Completely stolen from today’s lecture on the auditory (hearing) system, I’ve got two little multimedia pieces for readers today:
* First, a little cochlear damage. The cochlea is a spiral-shaped structure in your inner ear (past your eardrum) that lets people hear. It’s got tiny hair cells that move in response to vibrations (sound waves), and, well, to make a long story short, they’re how you hear. But you can lose these hair cells–from old age, from over-exposure to loud sounds, and depending on the pitch of the sounds, you lose hair cells in a certain area of your cochlea. A great picture to illustrate it:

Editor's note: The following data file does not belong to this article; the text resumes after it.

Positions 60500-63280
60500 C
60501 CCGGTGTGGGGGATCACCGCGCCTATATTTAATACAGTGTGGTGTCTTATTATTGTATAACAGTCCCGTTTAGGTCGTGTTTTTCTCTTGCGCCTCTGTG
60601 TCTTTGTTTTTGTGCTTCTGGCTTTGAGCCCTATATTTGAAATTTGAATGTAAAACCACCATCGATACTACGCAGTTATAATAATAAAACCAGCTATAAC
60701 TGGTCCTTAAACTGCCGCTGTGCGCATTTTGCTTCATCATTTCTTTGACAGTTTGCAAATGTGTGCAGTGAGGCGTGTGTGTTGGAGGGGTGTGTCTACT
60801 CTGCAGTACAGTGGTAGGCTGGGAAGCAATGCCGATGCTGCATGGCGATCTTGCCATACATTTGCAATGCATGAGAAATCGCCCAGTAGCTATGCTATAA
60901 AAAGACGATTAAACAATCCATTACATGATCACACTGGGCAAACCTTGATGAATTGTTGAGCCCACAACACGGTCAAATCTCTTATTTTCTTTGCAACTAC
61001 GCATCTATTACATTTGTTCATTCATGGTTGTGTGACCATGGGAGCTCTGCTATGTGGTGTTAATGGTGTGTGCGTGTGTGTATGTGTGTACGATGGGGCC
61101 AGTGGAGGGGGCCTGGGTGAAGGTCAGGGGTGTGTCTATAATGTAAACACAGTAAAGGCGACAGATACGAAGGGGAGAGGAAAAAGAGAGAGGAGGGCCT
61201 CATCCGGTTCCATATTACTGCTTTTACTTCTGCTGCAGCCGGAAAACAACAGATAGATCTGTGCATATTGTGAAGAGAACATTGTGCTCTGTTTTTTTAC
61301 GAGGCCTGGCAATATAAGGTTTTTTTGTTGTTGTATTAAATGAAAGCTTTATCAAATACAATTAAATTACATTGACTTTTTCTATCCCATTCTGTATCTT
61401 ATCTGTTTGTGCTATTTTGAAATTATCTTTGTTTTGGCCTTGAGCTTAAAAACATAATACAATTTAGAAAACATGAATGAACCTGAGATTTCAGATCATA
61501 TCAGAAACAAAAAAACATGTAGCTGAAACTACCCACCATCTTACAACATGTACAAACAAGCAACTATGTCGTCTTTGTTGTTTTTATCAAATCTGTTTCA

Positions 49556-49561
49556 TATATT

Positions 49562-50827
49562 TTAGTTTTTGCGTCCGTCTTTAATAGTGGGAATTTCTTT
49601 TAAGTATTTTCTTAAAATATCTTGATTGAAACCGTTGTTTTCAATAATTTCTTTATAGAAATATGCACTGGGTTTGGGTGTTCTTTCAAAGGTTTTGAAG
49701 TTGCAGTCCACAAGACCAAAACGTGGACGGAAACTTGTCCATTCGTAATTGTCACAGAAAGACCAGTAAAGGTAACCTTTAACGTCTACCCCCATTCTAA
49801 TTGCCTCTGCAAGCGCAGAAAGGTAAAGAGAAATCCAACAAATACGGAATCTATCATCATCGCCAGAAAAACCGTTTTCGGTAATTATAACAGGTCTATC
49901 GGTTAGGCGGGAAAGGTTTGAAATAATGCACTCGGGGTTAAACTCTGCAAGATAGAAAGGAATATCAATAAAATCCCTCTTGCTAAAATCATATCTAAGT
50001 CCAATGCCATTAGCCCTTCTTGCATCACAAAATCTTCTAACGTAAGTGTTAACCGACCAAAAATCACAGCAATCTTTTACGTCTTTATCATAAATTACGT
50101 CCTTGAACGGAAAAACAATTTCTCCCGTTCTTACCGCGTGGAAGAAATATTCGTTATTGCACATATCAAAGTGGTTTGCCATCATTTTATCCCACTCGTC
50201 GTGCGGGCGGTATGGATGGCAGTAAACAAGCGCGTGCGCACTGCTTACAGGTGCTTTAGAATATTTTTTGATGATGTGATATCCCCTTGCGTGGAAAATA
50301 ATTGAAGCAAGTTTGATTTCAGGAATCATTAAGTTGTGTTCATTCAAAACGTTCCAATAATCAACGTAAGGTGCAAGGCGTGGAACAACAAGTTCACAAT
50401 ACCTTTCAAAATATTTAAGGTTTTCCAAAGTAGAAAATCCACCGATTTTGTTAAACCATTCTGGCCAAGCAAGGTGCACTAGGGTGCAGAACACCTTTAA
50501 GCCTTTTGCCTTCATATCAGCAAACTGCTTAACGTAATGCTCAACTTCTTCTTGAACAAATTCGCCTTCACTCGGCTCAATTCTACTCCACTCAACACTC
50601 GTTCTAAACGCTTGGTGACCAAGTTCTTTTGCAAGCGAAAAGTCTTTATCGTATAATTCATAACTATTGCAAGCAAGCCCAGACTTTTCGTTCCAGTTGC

* And for my favorite–like I mentioned above, the hair cells respond to certain frequencies of vibrations. And one type of these hair cells actually contract when they detect a certain frequency. Even faster than our muscles contract. Anyway, a scientist in the UK isolated one of these contractile hair cells (an outer hair cell), and attached a small voltage sensor and speaker to the cell. Ladies and gentlemen, I present, for your viewing and auditory pleasure, please turn up those speakers and give a warm welcome to… THE DANCING HAIR CELL OF LONDON! (5.2 MB mpeg file).